Lisa Germano has been a sad, sad girl. Lucky for us, she swings moods, misfortunes and malaise into songs that make us hurt so good. By Jason Ferguson
Preconceptions abound about Lisa Germano. The most prevalent is the one that’s always prefaced by “John Mellencamp’s fiddle player” and closes with “she’s really sad.” And, in as much as both of these statements are currently untrue, so are all the assumptions in between. Germano has come a long way since her Bloomington, Ind., upbringing hurled her into a very small corner of pop culture’s spotlight with her most famous neighbor.
“Yeah, a lot has happened,” says Germano mock seriously, “I got my hair cut.”
Indeed, the long tresses this skinny girl from Indiana used to hide behind on stage are gone, replaced with a short hairdo that nearly borders on “perky.” And, as superfluous as it may seem, those locks may have symbolically held as much sway as an inverse Samson.
A seemingly normal, if convoluted, course of events brought Germano to the tiny, sunny L.A. apartment she now calls home. Her association with Mellencamp gave her the opportunity to tour, feel her way around a recording studio and, most importantly, gain the courage and wherewithal to commit her own songs to tape. Albums were made—her self-released, folk-tinged Coming Down From Moon Palace (recently reissued on the Egg label) and then the “big break”: Happiness (on Capitol)—and a career unsteadily moved forward, with dreams of international fame being poured into her head by unscrupulous label folk.
Of course, international fame isn’t the sort of thing that comes to people like Germano. Happiness, despite corporate retooling for mass acceptance—and continual reminders by the label that “this is John Cougar’s fiddle player, dammit!”—tanked. Thus, contractually bound, Germano floundered in the “I’m stuck on a label that hates me” tidepool for quite a while. Rescued by 4AD Records head Ivo Watts-Russell, Germano’s contract (and masters) were bought from Capitol, and 4AD soon reissued Happiness in its original configuration: the moody, sexy and deeply emotional schizophrenic stew that Germano and producer Malcolm Burn had originally intended. And though it certainly didn’t sell many more copies the second time around, it connected Germano with an audience that perhaps understood her better—an audience that wouldn’t shout out “Pink Houses” during one of her hauntingly funny live sets. (Germano is the world champion of onstage monologue.)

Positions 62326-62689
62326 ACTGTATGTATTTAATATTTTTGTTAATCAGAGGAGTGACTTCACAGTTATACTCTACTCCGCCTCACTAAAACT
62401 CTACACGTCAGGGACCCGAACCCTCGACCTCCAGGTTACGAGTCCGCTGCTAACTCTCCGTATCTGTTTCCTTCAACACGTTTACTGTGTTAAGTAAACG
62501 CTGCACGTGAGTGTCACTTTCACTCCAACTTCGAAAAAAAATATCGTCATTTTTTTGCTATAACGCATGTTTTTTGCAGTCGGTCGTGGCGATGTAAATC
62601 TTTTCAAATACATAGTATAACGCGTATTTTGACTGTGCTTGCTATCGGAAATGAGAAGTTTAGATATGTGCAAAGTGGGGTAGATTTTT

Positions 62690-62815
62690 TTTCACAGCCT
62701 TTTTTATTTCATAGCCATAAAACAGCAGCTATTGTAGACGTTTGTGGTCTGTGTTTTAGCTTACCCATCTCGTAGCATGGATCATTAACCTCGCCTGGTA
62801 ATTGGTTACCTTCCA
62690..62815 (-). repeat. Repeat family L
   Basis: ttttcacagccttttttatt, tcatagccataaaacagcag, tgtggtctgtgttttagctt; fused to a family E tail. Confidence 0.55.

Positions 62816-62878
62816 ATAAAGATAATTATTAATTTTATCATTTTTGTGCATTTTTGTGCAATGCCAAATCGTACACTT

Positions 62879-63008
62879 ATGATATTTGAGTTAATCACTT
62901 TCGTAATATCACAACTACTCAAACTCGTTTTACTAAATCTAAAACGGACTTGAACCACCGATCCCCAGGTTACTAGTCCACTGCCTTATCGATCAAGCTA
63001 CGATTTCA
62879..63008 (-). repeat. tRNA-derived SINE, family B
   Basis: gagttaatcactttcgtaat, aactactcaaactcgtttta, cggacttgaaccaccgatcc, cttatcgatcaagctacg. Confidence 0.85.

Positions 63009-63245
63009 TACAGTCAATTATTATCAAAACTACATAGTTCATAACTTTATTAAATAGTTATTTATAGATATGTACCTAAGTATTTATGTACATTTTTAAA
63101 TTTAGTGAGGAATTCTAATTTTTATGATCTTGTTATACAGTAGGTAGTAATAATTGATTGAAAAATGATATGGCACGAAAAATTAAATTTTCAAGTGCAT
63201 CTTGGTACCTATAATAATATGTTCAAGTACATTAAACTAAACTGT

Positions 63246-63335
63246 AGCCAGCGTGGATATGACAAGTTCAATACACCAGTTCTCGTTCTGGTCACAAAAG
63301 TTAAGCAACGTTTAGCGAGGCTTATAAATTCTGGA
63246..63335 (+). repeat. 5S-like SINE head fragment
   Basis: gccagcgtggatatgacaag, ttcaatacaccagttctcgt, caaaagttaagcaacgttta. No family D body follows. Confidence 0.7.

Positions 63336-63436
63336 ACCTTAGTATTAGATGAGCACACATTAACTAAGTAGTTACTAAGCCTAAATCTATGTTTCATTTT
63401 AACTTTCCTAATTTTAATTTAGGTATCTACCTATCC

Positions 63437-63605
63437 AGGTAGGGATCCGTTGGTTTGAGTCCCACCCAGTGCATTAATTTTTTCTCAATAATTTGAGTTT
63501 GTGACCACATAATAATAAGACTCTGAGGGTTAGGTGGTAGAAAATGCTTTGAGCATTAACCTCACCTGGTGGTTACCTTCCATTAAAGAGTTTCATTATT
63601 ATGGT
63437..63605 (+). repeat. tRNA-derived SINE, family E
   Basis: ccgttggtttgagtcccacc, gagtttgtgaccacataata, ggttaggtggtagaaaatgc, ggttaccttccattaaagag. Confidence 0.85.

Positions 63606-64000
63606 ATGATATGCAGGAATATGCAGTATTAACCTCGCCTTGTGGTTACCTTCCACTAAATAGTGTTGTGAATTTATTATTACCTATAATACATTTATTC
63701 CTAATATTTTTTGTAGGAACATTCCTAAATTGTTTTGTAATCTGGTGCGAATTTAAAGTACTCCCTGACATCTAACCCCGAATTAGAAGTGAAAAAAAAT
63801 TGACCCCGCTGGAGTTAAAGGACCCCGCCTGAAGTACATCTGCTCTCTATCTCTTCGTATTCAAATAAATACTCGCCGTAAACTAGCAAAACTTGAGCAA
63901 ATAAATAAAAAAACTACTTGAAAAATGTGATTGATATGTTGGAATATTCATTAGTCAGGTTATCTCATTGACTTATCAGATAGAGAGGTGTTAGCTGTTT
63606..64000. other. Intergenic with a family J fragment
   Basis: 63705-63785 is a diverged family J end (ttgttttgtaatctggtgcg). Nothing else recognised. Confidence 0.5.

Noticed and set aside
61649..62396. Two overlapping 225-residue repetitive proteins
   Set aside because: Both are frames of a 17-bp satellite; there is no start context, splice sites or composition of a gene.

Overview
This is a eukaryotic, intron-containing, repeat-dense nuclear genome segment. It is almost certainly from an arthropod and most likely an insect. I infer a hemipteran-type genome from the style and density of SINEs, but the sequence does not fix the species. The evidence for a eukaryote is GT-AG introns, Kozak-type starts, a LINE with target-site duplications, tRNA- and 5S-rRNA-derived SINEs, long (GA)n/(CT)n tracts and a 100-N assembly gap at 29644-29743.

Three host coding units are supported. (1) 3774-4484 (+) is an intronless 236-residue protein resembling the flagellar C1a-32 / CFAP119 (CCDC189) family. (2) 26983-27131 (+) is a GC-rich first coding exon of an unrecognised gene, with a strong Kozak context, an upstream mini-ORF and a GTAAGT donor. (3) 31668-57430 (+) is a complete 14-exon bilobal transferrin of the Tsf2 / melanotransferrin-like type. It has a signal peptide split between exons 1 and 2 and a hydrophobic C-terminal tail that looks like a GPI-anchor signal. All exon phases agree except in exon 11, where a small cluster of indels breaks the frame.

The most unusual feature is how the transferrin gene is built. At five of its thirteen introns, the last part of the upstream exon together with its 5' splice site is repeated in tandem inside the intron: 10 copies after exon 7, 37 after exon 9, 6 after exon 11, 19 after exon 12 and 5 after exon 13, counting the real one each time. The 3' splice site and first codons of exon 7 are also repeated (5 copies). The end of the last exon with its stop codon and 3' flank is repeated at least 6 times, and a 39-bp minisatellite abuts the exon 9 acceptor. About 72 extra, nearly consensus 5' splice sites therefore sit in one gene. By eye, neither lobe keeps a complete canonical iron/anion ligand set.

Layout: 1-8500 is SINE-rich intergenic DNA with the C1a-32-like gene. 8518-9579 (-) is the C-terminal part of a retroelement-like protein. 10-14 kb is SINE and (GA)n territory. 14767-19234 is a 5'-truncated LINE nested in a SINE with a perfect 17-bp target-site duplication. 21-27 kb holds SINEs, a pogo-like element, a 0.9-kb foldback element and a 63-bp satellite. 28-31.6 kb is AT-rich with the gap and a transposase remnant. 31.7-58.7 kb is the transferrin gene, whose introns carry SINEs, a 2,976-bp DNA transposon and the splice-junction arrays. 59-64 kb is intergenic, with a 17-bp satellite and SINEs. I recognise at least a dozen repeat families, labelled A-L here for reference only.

Yet even this audience couldn’t have been prepared for her next record, the terrifying Geek The Girl. Recorded by Germano on her own, the album is, technically, demos (the starkness and emotional intensity the recordings conjure would only have been confused by additional production). In their raw form, they paint a powerful and moving picture of a very sad, literate musician who, perhaps, needs to get out of the house more often. Framing her daunting lyrics in claustrophobic silence and oppressive soundscapes, Geek tapped a vein of pure emotion that was so openly narcissistic and quietly violent that probably even the stalker who inspired the album’s most disturbing track, “…A Psychopath,” felt a little uncomfortable. Needless to say, it didn’t exactly tear up the charts; needless to add, this didn’t stop Germano’s quest for self-realization. The brighter but no less harrowing Excerpts From A Love Circus displayed a stylistic diversity that probably stemmed as much from Germano’s own schizophrenia as it did from the presence of the 17 guest artists who performed on it (if you don’t count the two star turns from Germano’s cats).
Then things started to change. Soon after finishing Love Circus, Germano got together with her friends from Giant Sand—Howe Gelb, Joey Burns and John Convertino—to help create Slush, the debut album from their OP8 project. At the behest of Watts-Russell, Germano (along with all other 4AD artists) was asked to find someone to collaborate with on three songs. A CD EP by each 4AD artist would be released monthly, to be compiled at the end of the year. The project ultimately proved unfeasible, but by this point, Germano had already completed her collaboration with Gelb, Burns and Convertino.
“We really liked working together, and we really liked these three songs,” she says. “So (Giant Sand’s) manager and my manager got together and found a record deal and got [Thirsty Ear Records] to pay 4AD whatever it cost to do those three songs. And then we went in and did the rest of [Slush] in four days. (Giant Sand) had always had this idea to be OP8, and every time they were OP8, they’d have a guest artist. So even though I started the project by asking them to join me, when we went in to finish the record, we decided that it should be OP8, with Lisa Germano as a guest.”
Though the OP8 collaboration ultimately ended in an awful gig at this year’s SXSW festival, the freewheeling sonic exploration of Giant Sand’s timetable-free ethos opened up Germano to new possibilities within her own music. With a clutch of songs that would ultimately wind up as Slide, her latest album, she and 4AD decided that it might be helpful for her to get out of the too-familiar environs of Bloomington and record in Los Angeles.